How to Make the Most of Your Notes
Posted on December 4, 2018
By Emily Stallard, Owner at Orchid English
Do you make notes in your English classes? I’m always amazed by the number of adults who don’t make notes on corrections or new information given by the teacher. If you don’t make notes, the teacher’s advice may be very difficult to recall. After the class, you need to make the most of your notes by reviewing them.
Making notes enables you to review what you have done after class and you are less likely to make the same mistake over and over again. The following tips detail how you can improve your English fast by making the most of your notes:
Write Notes by Hand
There is a lot of evidence that taking notes on a device won’t help you remember the information. In addition to being ineffective, using devices in your class almost always creates some typing noise, and popups on the device are distracting.
OK so the first step is to make handwritten notes during the class, but then how do you make the most of your notes between classes?
Read Notes Both Silently and Aloud
At home, read your notes aloud as well as silently. Often the word feels different to pronounce to how you had expected, especially a long word or a word with a tricky sequence of sounds. And if your objective is to improve your speaking, it will help to familiarise yourself with the feel of the word.
Note Down the Pronunciation
English doesn’t have as high a correlation between spelling and pronunciation as we may hope when learning it. It’s no good if you know the spelling but not the pronunciation, which makes noting down irregular pronunciation really essential. Otherwise when you return to your notes you will fall into traps with the pronunciation. Learn more about spellings and pronunciation in English here.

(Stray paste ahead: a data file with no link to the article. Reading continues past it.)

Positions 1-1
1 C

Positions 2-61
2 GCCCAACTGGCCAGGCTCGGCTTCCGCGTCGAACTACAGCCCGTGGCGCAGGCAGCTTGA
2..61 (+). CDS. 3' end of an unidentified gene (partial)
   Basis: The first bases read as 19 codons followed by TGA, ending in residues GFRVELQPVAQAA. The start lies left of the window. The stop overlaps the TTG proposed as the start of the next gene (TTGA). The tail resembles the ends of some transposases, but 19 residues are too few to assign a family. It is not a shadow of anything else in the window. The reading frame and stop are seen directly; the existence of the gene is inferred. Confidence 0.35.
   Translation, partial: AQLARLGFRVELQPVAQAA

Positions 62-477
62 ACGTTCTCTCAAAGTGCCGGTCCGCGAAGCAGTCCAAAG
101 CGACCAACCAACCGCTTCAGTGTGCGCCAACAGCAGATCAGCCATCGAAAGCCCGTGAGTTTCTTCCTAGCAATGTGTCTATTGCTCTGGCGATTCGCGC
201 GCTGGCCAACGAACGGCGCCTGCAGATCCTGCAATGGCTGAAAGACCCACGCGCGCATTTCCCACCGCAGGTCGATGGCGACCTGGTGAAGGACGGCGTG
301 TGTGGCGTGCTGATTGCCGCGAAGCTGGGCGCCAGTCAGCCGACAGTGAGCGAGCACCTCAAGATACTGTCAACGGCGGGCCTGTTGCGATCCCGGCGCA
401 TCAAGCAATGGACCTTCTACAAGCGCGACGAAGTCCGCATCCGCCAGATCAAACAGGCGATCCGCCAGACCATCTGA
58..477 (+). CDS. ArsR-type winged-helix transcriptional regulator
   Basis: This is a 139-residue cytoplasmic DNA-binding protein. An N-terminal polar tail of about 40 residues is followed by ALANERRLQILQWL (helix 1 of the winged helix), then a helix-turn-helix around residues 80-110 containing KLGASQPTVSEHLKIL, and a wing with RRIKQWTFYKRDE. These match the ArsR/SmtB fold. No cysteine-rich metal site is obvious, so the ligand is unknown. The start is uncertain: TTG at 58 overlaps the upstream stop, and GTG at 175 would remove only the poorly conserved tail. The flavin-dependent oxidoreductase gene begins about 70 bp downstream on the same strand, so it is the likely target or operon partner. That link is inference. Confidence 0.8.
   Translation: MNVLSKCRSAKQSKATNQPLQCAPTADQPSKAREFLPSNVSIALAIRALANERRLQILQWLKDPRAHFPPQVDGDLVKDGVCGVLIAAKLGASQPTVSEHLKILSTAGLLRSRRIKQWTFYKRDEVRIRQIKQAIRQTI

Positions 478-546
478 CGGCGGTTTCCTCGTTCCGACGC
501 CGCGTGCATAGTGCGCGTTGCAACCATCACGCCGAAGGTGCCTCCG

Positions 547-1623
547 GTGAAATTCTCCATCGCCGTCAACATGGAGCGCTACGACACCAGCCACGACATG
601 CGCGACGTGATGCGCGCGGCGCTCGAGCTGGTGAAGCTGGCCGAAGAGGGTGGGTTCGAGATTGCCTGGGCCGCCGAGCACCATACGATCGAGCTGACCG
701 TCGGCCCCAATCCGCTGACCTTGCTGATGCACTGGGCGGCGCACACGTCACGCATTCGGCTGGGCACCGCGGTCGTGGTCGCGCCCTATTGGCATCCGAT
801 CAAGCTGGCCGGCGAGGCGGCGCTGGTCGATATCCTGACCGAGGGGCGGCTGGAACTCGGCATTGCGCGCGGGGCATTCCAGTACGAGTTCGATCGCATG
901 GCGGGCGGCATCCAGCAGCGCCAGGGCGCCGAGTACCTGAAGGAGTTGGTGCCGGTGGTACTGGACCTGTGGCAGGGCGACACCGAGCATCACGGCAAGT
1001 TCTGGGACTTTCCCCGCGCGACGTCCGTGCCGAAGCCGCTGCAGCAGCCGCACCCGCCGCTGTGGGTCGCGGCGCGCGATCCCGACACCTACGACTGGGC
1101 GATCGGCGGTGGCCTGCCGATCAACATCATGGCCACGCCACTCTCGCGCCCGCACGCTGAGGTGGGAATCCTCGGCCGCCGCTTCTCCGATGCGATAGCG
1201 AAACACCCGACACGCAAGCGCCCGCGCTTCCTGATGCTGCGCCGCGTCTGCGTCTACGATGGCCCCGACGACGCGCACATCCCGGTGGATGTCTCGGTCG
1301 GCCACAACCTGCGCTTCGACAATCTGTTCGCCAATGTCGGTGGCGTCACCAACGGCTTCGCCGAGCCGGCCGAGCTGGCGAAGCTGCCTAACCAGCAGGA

Are you familiar with the International Phonetic Alphabet, or IPA? Lots of advanced speakers of English know the IPA, so they can note down the pronunciation of a new word. To be honest, if you feel that learning the whole IPA is too much, you can get a very long way just learning the vowels, and the two “th” sounds.
Do More Research Online
When you are presented with a new concept in English, do some more research on it online. When your teacher intruduces the past perfect tense, for example, search for different sources for past perfect quizzes and explanations to really ingrain your understanding.
Controlled Practice Writing
There are structures that you really want to commit to memory. Say you always hear the phrasal verb “get up to“.
- What did you get up to this weekend?
- Up? I wasn’t up! What do you mean?
You ask your teacher who explains that “get up to” a casual way to say “do”, especially for something interesting or mischievous. Now you realise why people ask you about it all the time, and it’s a useful phrasal verb to be able to use too.
Much better than reading about it, make some sentences of your own with this phrasal verb, transforming the tense. Writing lines seems unfashionable these days but I think it can be a good way to ingrain knowledge and use the language actively.
- What did you get up to on the bank holiday?
- It’s so busy at work I haven’t been getting up to much in the evenings recently
- Those children look like they’re getting up to no good!
- When we were unsupervised, my brothers and I used to get up to a lot of mischief
Make your Own Charts and Posters
I really enjoy making my own wall charts from my class notes to help me learn Spanish! You can add mnemonics and colours according to your learning style. It doesn’t really matter whether you’re a great artist, what’s important to make the most of your notes is to ingrain the new words or grammar points in your mind.
If you have a list of gerunds and infinitives for example, you could design a poster with all the words that trigger the gerund on the left and words that trigger infinitives on the right. If you combine them into a scene you will be more likely to remember them.
So in summary we have: reading your handwritten notes silently and aloud; making a note of pronunciations; doing more online research; writing your own practice sentences and making your own charts and posters. Do you have any more tips? How do you make the most of your notes from your English classes? We’d be interested to hear them.